Artist Cherry Sweig is bringing a collection of angels she “found” in Venice, Italy to her native La Jolla, hoping to inspire those who view them to look at, up, through, and into the images as she did.
“Finding Venetian Angels” will debut with a reception 5:30-7:30 p.m. Friday, Feb. 28, 2020 at the St. James by-the-Sea Episcopal Church’s Gallery by-the-Sea. For the exhibit, Sweig produced a profound number of works inspired by her recent stay in Venice.
She spoke to La Jolla Light from her Windansea-adjacent cottage-cum-studio, which is bursting at the seams with her art.
“So much of what happened in Venice was by accident,” Sweig recalled, walking through room after room of paintings, and pointing to the large canvas leaning against the mantle. Revealing a Venetian landscape at sunset, “Heavenly Halo,” she said, is one of the exhibit’s anchors, created after a boat blocked her “perfect spot,” and she was forced to find a lower spot before losing the sunlight. Noticing the light was even better in her new perch, Sweig realized that accidental direction might be the theme of her series ...
A graduate of The Bishop’s School and San Diego State University, Sweig is now curator of art at the Living Coast Discovery Center in Chula Vista. After working many years in graphic design and video game design, she said she returned to her palettes and paints full-time more than 15 years ago.
“My real love is painting and traveling,” she said, motioning to the landscapes stacked around her walls.
A lifelong parishioner of St. James (her parents are buried beneath the front lawn), Sweig is on the art committee for the church’s gallery, planning exhibitions for the facility since its inception a few years ago. In 2019, the committee decided to sponsor one artist/parishioner’s work in the gallery per year, selecting Sweig as the first.
Sweig said she seized the opportunity to realize a dream quest for angelic images, and to show the results of this search through an art show. So she booked a fortuitously cheap flight ($1!) and found a steal on a Venetian palazzo where she lived for a month while gathering exhibit material.
“I took off every day and got lost,” she said of her explorations. During her wanderings, she would quickly paint a watercolor of an image into small sketchbooks, which then served as trip souvenirs — painted travel journals. Along with her photos, she used these images as the basis for the larger paintings she created back home, adding in inspiration from collected postcards, bookmarks and other regalia.
Her first angel sighting came at the San Giorgio Maggiore church. Built in the 1200s, the church features a high altar with two imposing, dark angels.
“All of a sudden, I see that (angel) reflected in the orb, and I had to paint it,” she explained. “It was in such a beautiful pose. That became the signature painting for the exhibit.” From there, she said she began to notice angels everywhere, and elements of her sightings are incorporated into all the canvasses of the series, whether explicit or suggested — winged wax drippings off candles, feathered Carnival masks, light reflected in canal waters.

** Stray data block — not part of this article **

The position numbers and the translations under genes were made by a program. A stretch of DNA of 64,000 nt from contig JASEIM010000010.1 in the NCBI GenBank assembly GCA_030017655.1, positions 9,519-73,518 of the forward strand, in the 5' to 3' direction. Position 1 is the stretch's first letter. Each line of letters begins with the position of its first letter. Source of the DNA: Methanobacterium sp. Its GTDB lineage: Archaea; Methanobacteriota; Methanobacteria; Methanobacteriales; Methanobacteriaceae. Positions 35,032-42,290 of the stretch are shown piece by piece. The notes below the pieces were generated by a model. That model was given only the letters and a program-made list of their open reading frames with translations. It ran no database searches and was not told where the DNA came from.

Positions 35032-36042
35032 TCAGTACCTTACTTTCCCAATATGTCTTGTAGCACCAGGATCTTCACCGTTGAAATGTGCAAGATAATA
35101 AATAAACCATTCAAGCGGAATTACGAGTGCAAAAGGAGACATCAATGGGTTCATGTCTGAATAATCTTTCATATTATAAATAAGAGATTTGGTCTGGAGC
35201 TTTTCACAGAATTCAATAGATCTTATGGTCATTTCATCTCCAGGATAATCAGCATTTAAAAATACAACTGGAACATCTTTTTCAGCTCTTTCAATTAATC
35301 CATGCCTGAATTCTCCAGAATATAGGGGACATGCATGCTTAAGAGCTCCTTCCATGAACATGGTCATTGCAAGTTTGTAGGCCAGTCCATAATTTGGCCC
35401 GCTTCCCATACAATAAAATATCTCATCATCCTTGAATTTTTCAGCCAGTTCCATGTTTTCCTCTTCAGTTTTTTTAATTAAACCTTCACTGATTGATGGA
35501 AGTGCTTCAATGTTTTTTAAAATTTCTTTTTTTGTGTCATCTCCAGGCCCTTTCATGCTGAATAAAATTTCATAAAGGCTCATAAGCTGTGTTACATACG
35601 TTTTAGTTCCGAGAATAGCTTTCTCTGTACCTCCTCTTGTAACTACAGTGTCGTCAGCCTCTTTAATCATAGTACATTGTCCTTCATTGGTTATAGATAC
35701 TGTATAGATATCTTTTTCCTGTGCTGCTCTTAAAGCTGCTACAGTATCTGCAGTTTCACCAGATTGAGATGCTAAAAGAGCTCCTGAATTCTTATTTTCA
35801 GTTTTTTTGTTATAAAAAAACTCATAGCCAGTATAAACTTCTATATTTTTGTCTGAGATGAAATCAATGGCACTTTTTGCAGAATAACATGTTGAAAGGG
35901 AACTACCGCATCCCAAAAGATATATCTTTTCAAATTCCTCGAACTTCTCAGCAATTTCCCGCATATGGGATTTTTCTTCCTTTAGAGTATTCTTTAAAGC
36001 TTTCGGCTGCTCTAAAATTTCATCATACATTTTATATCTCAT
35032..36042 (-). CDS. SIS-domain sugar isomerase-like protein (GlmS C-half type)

Another standout piece, “Angelic Shadows,” details Sweig’s awe at noticing the shadow of an angel cast on St. Mark’s dome during a trip with Bishop’s School in 1984, during which she was an art history tour leader. She sought out the same shadow during her return trip, its appearance a poignant 35-year memory, as its source is not immediately discernible. Sweig said it was a challenge to find it and recreate it in her studio.
Sweig’s workspace contains several paintings in-progress. Her palates are prepared for her additions of color, depth or texture, as she contemplates each work.
To create a painting, Sweig said she starts with sweeping acrylics in various colors across the canvas, paying attention to the resulting “holidays,” or spaces where the canvas peeks through the paint. Often these holidays will entirely change her plan for the painting. “But they all start out with these wonderful backgrounds,” she indicated.
Next, she’ll paint oils on top of the acrylics, adding the details and depth. After a lengthy process ensuring all the elements are in place, she begins glazing the painting. This technique “tones back some of the bright colors and unifies the light in an image,” she explained. Sometimes she’ll add a thicker medium (called molding paste), which allows her to texture the painting to mimic the feel of a statue. Exhibit visitors will be invited to touch the “Gabriel” piece to simulate the feeling of standing before the marble statue in Venice as Sweig did.
As a final touch, she will accent some canvases with gold leaf she bought in Venice.
During the exhibit’s run, Sweig will offer demonstrations using wax and wax seals, along with ornate materials she acquired on her trip.
All exhibit’s paintings will be for sale with proceeds benefiting St. James by-the-Sea and ECS Art Classes, which provide instruction for homeless people and children.
As for what’s next for this prolific artist, Sweig noted she’ll be working on a series of “huge waves crashing in La Jolla” for a show in the fall. And then, she shrugged, “I don’t know where I’ll find my next inspiration. It’ll find me.”
• IF YOU GO: The art exhibit “Finding Venetian Angels,” opens with a reception 5:30-7:30 p.m. Friday, Feb. 28, 2020 at St. James by-the-Sea Episcopal Church’s Gallery by-the-Sea, 743 Prospect St., La Jolla. A dialogue with Father Mark Hargreaves and Sweig, “A Quest for Angels,” is set for 11 a.m. Saturday, March 7. The exhibit can be viewed 12:30-3 p.m. Wednesdays, 11 a.m. to 2 p.m. Saturdays, and 8:30-10 a.m. and 11 a.m. to 2 p.m. Sundays through April 12, 2020. (858) 459-3421. Visit sjbts.org and sjcherrysweig.com